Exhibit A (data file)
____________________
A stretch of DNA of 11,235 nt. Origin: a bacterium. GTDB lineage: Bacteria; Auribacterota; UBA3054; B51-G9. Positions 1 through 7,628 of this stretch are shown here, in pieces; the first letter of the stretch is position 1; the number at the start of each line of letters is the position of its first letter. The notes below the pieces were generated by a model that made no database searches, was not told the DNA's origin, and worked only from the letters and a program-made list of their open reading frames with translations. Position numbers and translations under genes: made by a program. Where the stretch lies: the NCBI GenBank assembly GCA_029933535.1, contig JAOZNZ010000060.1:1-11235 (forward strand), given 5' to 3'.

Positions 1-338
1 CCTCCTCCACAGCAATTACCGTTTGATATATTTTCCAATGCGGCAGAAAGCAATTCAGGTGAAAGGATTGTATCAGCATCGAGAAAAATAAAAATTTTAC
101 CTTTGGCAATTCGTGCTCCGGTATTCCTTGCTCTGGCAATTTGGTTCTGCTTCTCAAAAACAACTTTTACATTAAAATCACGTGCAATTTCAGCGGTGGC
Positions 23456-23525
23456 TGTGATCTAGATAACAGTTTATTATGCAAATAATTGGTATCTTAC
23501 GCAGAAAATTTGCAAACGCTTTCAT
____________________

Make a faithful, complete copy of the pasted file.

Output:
A stretch of DNA of 11,235 nt. Origin: a bacterium. GTDB lineage: Bacteria; Auribacterota; UBA3054; B51-G9. Positions 1 through 7,628 of this stretch are shown here, in pieces; the first letter of the stretch is position 1; the number at the start of each line of letters is the position of its first letter. The notes below the pieces were generated by a model that made no database searches, was not told the DNA's origin, and worked only from the letters and a program-made list of their open reading frames with translations. Position numbers and translations under genes: made by a program. Where the stretch lies: the NCBI GenBank assembly GCA_029933535.1, contig JAOZNZ010000060.1:1-11235 (forward strand), given 5' to 3'.

Positions 1-338
1 CCTCCTCCACAGCAATTACCGTTTGATATATTTTCCAATGCGGCAGAAAGCAATTCAGGTGAAAGGATTGTATCAGCATCGAGAAAAATAAAAATTTTAC
101 CTTTGGCAATTCGTGCTCCGGTATTCCTTGCTCTGGCAATTTGGTTCTGCTTCTCAAAAACAACTTTTACATTAAAATCACGTGCAATTTCAGCGGTGGC
Positions 23456-23525
23456 TGTGATCTAGATAACAGTTTATTATGCAAATAATTGGTATCTTAC
23501 GCAGAAAATTTGCAAACGCTTTCAT